British Prime Minister David Cameron has championed the rights of investors to veto executive pay, saying that it’s wrong for salaries of the top echelons “to keep going up and up and up”, even when they fail to deliver results. Instead, Cameron calls for greater empowerment of shareholders, especially when it comes to voting rights on top pay packages.
Speaking to The Sunday Telegraph, British Prime Minister vowed to give shareholders the right to veto executives’ pay packages, in the wake of rising public discord and animosity towards the ‘fat cat’ pay.
Cameron said he was determined to end the “merry-go-round” practice of super-rich bosses “sitting on each other’s boards, patting each other’s backs, and handing out each other’s pay rises.”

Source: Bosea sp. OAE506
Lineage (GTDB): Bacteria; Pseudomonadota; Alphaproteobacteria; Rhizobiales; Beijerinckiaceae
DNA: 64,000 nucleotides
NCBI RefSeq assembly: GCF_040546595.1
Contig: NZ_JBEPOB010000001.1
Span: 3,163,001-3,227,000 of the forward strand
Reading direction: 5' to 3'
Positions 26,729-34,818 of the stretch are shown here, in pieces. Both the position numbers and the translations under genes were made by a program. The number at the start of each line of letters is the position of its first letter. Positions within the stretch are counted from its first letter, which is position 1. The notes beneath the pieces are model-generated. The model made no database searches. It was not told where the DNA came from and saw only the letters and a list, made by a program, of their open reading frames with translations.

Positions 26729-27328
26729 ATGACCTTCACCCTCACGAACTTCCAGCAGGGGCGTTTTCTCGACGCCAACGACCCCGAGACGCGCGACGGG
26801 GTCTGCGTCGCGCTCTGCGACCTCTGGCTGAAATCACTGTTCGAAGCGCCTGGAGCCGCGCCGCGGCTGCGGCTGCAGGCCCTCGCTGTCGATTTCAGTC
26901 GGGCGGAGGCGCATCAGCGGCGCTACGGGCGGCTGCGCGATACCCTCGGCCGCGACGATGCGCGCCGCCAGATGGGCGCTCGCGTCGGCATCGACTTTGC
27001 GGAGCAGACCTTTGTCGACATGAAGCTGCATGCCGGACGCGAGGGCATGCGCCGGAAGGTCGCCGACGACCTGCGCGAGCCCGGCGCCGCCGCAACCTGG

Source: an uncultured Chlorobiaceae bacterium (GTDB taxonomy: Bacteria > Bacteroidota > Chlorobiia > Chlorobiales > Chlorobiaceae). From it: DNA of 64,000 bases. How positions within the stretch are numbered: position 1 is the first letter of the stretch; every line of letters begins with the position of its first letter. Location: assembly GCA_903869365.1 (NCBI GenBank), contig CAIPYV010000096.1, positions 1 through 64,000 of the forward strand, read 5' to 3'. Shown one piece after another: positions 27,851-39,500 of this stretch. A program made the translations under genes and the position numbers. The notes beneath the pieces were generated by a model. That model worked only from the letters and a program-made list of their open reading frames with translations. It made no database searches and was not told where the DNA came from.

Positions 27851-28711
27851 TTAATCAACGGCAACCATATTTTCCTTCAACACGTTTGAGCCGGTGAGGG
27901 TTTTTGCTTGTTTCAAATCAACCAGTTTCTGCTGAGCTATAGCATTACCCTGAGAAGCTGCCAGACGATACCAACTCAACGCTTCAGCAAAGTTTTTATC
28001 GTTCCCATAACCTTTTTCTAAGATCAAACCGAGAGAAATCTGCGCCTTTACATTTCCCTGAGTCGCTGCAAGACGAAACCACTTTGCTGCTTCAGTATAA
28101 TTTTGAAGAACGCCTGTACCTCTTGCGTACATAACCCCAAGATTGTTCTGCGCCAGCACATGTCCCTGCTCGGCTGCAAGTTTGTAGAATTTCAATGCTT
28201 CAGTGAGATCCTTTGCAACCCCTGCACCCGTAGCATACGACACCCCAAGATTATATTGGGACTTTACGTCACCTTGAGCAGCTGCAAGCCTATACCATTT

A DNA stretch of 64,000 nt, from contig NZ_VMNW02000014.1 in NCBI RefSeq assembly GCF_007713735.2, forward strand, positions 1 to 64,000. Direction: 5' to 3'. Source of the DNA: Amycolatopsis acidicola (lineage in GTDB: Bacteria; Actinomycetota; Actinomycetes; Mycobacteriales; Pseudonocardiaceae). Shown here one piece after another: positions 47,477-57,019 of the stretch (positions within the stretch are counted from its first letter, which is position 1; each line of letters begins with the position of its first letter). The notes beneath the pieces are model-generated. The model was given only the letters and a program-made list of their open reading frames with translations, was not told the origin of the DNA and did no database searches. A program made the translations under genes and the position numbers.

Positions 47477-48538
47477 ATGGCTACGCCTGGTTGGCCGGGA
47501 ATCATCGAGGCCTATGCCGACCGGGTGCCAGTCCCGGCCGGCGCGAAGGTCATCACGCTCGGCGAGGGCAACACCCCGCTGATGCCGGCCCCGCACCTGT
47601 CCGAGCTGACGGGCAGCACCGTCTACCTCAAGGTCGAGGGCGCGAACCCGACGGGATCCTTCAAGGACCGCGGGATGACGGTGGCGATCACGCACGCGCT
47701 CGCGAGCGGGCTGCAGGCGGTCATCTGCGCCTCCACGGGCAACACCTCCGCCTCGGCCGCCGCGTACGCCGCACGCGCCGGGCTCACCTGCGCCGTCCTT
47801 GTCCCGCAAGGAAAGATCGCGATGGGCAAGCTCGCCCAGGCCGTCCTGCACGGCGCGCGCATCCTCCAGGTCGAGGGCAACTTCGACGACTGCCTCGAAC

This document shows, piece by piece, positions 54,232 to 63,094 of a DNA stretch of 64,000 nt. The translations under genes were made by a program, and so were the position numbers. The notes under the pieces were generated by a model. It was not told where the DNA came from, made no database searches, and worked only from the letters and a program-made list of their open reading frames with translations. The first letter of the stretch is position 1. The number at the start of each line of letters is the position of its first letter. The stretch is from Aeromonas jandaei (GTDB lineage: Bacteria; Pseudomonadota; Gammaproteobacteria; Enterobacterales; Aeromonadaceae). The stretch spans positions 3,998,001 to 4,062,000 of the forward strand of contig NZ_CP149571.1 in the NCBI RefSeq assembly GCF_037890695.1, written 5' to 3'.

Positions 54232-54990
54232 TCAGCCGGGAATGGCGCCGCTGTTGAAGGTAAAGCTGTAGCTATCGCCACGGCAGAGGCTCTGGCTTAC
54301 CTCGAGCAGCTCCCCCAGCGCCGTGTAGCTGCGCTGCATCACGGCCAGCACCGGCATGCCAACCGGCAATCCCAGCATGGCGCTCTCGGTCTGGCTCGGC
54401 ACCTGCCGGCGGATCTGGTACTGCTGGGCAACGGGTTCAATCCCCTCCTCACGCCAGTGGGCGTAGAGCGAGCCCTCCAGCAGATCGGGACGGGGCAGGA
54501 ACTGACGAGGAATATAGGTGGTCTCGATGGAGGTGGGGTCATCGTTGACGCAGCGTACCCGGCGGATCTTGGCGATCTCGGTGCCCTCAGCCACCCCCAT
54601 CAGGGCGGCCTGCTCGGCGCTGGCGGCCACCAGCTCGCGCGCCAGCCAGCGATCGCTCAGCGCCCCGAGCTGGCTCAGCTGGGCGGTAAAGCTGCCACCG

In a move that would surely please the Occupy Movement, Cameron said:
No details have been announced on how the Government plans to implement this, but news reports indicate that it could be part of reforms being worked on by British business secretary Vince Cable, who is due to publish his findings soon.
On the part of Cameron and his Conservative party, the move is widely seen as a direct assault on businesses, particularly over the way the 2008/09 financial crisis was handled when top bankers ushered out with huge payouts.
Referring to what he called “crony capitalism” and “big rewards” for corporate failure “make people’s blood boil”, Cameron said: